Finish gathering requirements
Solution development best practice guide
At this point in development, you should have a thorough understanding of the following:
- The overall problem and the solution
- What T-Codes/SAP Tables will be used
- What each Winshuttle Transaction/Query Script will do/how it will work
- Who will participate in the workflow and what tasks each participant will be completing, such as:
- Data Entry
- What the User Experience (UX) will be like.
- What the form will look like (mockup) and the style guide governing it.
- Time Frames for each task/process in the workflow.
- The type of content displayed to each user as the form is routed through the workflow, including:
- Form Views
- What content can be edited, and what content will be read-only.
- What content will be hidden or displayed (based on form views)
- Rejection scenarios for when an item is rejected, including:
- When/how to end the process if it is rejected
- When/how to send a task/form back to the originator for corrections
- When/how to restart an approval process, and loops to complete until something is approved
- Escalation scenarios (if required)
- Email Notifications
Changes in requirements can be difficult to integrate later in the development phase. Finalize and lock your requirements to ensure a successful and speedy development process. Any requirement changes that are not ‘show stoppers’ should be handled as a revision after the initial Solution is completed.
It is also important to understand each of the different requirements for each role. Also, it is perfectly acceptable to have different documents for script requirements, form requirements, and workflow requirements. Script developers (for example) have different requirements than form designers.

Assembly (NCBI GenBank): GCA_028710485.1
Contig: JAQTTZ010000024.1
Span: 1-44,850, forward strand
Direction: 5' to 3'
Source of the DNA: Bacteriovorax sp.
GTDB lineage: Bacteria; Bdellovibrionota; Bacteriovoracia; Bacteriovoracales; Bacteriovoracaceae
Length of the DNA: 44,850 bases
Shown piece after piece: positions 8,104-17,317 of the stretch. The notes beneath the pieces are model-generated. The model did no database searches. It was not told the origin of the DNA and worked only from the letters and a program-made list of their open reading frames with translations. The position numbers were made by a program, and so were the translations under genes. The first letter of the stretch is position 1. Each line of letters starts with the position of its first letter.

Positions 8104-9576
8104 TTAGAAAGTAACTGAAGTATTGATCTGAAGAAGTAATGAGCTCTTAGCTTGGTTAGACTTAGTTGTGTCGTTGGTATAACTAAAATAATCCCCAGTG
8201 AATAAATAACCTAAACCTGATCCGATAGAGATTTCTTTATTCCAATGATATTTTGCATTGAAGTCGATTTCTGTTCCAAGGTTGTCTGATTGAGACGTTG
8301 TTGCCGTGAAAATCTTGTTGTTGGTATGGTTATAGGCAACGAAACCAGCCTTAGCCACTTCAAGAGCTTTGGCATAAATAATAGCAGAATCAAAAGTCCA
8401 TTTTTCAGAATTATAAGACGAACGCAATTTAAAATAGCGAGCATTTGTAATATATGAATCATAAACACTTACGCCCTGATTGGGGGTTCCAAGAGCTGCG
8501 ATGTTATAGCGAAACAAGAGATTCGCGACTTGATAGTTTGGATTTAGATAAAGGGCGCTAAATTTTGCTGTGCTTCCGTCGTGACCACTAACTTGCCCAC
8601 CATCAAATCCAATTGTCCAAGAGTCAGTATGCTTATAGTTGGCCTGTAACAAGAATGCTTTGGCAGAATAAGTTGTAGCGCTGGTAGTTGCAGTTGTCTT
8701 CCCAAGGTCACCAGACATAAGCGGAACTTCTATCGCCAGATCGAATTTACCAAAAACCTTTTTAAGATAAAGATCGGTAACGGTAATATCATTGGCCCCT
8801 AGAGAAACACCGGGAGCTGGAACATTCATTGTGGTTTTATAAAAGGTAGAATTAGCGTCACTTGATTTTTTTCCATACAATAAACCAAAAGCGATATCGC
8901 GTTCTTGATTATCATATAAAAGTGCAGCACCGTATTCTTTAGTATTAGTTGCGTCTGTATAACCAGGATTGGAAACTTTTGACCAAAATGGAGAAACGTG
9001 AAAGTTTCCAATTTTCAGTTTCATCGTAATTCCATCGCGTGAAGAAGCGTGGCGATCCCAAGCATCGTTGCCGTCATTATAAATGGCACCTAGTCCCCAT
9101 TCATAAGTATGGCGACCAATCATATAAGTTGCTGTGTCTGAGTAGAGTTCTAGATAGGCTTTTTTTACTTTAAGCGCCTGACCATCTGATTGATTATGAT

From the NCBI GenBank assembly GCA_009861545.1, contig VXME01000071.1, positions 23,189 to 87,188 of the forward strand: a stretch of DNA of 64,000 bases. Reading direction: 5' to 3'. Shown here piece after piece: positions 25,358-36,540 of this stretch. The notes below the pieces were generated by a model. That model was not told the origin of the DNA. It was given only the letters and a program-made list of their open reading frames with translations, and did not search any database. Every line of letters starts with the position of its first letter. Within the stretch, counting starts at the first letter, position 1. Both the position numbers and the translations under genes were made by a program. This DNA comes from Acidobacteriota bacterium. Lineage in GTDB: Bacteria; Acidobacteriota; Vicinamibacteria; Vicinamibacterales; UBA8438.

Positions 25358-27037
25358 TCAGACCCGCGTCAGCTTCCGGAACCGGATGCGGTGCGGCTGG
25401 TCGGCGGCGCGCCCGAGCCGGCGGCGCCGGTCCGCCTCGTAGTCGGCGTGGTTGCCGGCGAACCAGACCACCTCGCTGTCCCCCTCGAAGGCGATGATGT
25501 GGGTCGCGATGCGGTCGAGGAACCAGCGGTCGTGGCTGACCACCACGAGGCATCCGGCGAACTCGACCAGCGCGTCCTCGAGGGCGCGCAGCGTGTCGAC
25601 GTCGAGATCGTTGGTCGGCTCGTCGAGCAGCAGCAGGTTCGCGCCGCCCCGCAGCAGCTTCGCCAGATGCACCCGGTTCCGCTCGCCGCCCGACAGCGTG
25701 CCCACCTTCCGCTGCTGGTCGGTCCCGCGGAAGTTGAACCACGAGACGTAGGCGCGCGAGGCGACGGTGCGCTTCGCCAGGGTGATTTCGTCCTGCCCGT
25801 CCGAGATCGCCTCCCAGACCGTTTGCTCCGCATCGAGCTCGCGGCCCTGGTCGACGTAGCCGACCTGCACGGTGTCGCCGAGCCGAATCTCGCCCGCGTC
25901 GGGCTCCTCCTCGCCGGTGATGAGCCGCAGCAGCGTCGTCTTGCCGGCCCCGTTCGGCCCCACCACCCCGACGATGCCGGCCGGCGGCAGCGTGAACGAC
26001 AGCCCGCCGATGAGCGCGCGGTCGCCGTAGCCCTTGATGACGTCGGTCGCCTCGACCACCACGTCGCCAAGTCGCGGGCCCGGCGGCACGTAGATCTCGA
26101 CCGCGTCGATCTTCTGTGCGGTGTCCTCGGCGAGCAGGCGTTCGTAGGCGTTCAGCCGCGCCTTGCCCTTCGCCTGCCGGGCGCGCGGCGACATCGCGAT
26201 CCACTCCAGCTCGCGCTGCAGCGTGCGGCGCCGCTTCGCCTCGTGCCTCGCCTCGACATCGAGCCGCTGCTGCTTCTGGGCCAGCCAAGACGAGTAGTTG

The end result of this phase should be a completed and detailed requirements document.
The requirements document should be detailed enough to provide specifications down to the field and task level. Ideally, it should include the following elements:
- A description of each field
- How each field will be labeled
- What logic or calculations (if any) are performed when data is entered into each field
- The field type for each field (drop down, text box, etc..),
- What data connection (if any) each field requires (SharePoint, SQL, etc.)
- Whether or not the field is displayed/hidden
Detailed requirements help the Form Designer understand exactly what needs to be developed in the form and workflow. Missing or unspecified elements can extend development time.